“Ambition is the path to success. Persistence is the vehicle you arrive in.”
I know what to do, what can a mentor offer me?
Have you ever been guilty of procrastination, lack of motivation, accountability, placing your dreams and goals aside for even one day? That’s where that mentor can step in.
As you are setting your attainable goals and striving to your end goal someone is walking with you. Mentors offer you accountability, a newer and broader perspective, networking, and break you out of career tunnel vision.
In other terms, rid you of complacency.
A good mentor can speak the truth regardless of what you want to hear. If people tell you what you want to hear there is no growth, there is no challenge. This is not to humiliate you or embarrass you, but to challenge you to new heights.
If you have not maximized your potential or worked hard, there is no pride and ownership of that career. For example, I will share my short story on how a mentor guided me to my career as a flight paramedic.
In 2014, I began the process of being a flight paramedic, I bought a book called “ACE SAT” and started self-studying.
I thought that was it, take a test and apply. I knew nothing about critical care, aviation, or any other related concepts.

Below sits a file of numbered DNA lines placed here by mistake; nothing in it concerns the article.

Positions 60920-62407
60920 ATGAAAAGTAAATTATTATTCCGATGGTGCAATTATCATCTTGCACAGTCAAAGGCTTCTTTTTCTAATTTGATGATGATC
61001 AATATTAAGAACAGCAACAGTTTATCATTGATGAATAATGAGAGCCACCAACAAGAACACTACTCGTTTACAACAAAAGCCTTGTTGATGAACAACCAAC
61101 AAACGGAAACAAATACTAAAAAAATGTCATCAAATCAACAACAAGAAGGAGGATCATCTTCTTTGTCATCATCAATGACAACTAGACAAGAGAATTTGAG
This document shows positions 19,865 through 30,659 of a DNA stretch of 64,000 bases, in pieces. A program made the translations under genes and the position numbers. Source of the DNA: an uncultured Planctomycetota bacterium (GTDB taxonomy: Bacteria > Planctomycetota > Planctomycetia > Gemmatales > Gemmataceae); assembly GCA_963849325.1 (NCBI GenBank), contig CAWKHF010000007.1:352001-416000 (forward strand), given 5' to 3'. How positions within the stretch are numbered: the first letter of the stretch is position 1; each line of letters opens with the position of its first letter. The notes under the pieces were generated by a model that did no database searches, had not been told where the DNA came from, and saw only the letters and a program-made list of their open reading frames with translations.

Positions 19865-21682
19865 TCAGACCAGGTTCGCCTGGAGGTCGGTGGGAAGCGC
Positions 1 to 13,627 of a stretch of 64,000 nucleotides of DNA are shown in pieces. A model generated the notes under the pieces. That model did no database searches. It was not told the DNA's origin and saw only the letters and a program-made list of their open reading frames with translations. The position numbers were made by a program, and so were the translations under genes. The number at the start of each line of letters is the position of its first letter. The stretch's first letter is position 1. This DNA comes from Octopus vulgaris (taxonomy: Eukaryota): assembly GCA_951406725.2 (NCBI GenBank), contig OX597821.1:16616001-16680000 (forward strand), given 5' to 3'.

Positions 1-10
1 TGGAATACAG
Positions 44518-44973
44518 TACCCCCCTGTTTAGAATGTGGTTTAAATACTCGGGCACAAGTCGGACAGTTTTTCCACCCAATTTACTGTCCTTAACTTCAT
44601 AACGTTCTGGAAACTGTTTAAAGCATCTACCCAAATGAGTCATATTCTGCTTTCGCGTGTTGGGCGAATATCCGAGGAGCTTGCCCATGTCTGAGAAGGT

After putting in countless hours to gain experience I found a mentor. I had a plan in place and a goal. I then took the time to put in hard work, attaining certifications and finding my niche.
As I have said before, we all look similar on paper. My mentor helped me find my inner passion that could offer a benefit to future employers.
Without guidance, I would be lost trying to find my way into my dream career.
Am I Ready?
Are you ready to accept a mentor into your path to success? This isn’t as simple as saying yes.
You should be physically and mentally prepared to take the responsibility of accepting someone’s experience, knowledge, and criticism.
Ask yourself these questions:
- Do I have a plan?
- Am I focused on growth?
- Do I have a list of attainable goals?
It can be an honor to have a mentor so preparation shows respect and commitment to this relationship and their time.
There are many resources out there to find a mentor. Impact EMS Medical Education Facebook group is a great resource to reach out for a mentor. Find someone that matches your values, will challenge you, and guide you toward success.
I found these thoughts not for career advice, but also for personal development in general life.